Machine Learning for Natural Language Generation
My main interest and Phd topic is Summarisation of time-series data, which refers to the task of automatically generating text from variables whose values change over time. In particular, I’m interested in data-driven methods of content determination, the task of choosing what to say, i.e. what information is to be included in a report. Content selection decisions based on trends in time-series data determine the selection of the useful and important variables that should be conveyed in a summary. The decisions of variable selection can be influenced by other variables that their values are correlated with; can be based on the appearance or absence of other variables in the summary; and can be based on the variables’ behaviour over time. Moreover, some variables may have to be discussed together in order to achieve some communicative goal, such as providing explanations or motivating users.
I have developed two approaches to time-series data summarisation:
- Multi-label Classification which is successful when the generation goal is to replicate the gold standard.
- Content Selection optimisation which is useful when the goal is to increase user satisfaction.
Dimitra Gkatzia, Helen Hastie and Oliver Lemon. Comparing Multi-label classification with Reinforcement Learning for Summarisation of Time-series data. In Proceedings of the 52nd Annual Meeting of the Association for Computational Linguistics (ACL). Baltimore, USA, 2014 (2014 acceptance rate: 26.2%). [pdf]
User-adaptive Systems: Addressing known and unknown users’ preferences
I’m investigating ways of adapting a system to different users simultaneously. In contrast to traditional adaptive systems, that tailor their output to several user by employing User Model Techniques or by developing different systems for different user groups (e.g. doctors and patients or relatives), I’m looking into ways of finding the middle ground between the preferences of different user groups. Further investigation on when this type of systems are feasible and useful will allow for less developmental effort and time. Automatic feedback generation is one concrete example that such a system can be useful, as teachers and students need to have access to the same feedback summary, in order to be able to discuss it further. On the other hand, such systems might not be useful in the medical domain, as clinicians need access to detailed physiological and medical data, which might not be understandable by patients.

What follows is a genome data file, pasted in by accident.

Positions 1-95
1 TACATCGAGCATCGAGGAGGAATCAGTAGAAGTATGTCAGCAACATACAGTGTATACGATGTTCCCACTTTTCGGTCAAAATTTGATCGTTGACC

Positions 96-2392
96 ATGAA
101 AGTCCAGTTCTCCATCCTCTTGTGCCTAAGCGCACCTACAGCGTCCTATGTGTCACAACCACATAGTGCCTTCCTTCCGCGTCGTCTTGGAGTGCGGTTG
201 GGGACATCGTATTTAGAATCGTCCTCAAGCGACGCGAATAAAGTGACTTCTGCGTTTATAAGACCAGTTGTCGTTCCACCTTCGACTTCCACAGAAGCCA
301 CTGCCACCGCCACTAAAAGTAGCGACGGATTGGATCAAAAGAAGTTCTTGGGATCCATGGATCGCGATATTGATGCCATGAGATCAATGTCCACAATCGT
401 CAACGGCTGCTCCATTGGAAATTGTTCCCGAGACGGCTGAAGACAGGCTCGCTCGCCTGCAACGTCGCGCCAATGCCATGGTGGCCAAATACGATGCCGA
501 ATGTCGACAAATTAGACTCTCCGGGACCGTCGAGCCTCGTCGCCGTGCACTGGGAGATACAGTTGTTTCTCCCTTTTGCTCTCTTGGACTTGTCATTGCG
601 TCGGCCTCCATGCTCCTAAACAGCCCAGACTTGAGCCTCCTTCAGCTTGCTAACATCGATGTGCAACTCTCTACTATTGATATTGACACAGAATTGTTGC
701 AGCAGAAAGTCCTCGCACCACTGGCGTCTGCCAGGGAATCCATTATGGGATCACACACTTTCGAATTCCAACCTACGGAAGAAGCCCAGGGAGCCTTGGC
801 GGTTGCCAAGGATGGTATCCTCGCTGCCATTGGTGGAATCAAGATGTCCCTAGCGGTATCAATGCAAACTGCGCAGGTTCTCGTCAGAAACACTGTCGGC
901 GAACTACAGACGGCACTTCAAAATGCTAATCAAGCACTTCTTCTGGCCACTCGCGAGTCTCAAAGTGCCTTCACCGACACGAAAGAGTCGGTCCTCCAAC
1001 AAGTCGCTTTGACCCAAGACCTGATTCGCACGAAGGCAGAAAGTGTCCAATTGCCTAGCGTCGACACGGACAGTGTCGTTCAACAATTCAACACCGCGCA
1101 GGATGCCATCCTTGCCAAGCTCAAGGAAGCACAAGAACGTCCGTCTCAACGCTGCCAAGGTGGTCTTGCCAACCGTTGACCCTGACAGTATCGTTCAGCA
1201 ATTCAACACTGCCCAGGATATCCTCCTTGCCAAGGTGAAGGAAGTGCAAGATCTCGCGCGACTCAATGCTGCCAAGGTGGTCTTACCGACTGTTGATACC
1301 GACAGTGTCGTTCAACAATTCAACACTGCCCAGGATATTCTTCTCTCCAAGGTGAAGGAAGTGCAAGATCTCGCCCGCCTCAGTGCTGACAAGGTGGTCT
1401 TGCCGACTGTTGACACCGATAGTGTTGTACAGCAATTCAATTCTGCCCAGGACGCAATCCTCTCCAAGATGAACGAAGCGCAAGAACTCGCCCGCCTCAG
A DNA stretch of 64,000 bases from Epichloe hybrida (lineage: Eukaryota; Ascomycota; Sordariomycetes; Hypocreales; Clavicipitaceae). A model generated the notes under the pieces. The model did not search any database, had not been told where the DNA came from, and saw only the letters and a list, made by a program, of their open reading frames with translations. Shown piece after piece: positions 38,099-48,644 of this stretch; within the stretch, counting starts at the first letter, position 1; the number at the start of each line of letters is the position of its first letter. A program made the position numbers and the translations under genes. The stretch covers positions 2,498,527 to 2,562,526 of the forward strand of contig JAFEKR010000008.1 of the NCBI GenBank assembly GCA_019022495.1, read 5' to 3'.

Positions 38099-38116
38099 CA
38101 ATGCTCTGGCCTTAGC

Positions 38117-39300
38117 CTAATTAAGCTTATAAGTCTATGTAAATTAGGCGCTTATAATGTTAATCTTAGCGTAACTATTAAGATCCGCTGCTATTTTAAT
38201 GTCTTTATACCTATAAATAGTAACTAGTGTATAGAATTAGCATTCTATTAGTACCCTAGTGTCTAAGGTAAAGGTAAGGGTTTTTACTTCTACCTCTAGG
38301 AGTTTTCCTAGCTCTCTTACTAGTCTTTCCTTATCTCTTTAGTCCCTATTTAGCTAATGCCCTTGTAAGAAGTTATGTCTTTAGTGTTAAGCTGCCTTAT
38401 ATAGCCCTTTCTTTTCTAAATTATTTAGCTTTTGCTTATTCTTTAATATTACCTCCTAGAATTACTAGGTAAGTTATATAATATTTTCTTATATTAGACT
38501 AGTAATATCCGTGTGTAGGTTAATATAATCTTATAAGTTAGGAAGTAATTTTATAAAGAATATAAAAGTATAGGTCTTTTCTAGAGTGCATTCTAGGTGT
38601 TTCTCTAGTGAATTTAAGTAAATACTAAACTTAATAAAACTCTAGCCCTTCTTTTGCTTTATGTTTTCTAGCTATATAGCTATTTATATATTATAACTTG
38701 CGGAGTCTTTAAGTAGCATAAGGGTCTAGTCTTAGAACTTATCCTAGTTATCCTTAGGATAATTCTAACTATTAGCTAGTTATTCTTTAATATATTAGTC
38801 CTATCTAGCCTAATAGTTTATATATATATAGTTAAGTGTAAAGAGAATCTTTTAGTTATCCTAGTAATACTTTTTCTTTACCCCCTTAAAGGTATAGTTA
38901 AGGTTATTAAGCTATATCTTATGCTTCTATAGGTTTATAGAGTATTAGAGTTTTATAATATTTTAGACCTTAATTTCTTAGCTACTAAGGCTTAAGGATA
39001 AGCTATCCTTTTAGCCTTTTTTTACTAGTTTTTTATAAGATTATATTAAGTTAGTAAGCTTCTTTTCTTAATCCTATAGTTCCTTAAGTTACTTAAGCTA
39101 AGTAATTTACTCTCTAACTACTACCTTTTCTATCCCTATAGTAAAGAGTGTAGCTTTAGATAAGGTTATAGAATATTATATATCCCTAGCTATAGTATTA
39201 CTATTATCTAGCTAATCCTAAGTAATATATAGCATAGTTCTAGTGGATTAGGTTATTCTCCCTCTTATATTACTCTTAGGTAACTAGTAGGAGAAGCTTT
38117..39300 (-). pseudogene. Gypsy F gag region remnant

Dimitra Gkatzia, Helen Hastie and Oliver Lemon. Multi-adaptive Natural Language Generation using Principal Component Regression. In Proceedings of the 8th International Natural Language Generation Conference (INLG). Philadelphia, USA, 2014. [pdf]
Dimitra Gkatzia, Verena Rieser, Alexander McSporran, Alistair McGowan, Alasdair Mort and Michaela Dewar. Generating Verbal Descriptions from Medical Sensor Data: A Corpus Study on User Preferences. BCS Health Informatics Scotland. Glasgow, UK, 2014. [pdf]
Assisting University Students through Automatic Feedback Generation
Dimitra Gkatzia, Helen Hastie, Srinivasan Janarthanam and Oliver Lemon. Generating student feedback from time-series data using Reinforcement Learning. In Proceedings of the 14th European Workshop on Natural Language Generation (ENLG), Sofia, Bulgaria, 2013. [pdf] [ppt]
Computer Human Interaction: Location based apps
I’m interested in predicting the suitability of an area for running given the location features using machine learning approaches. My research visit at Aalto University in November 2015 concerned this task.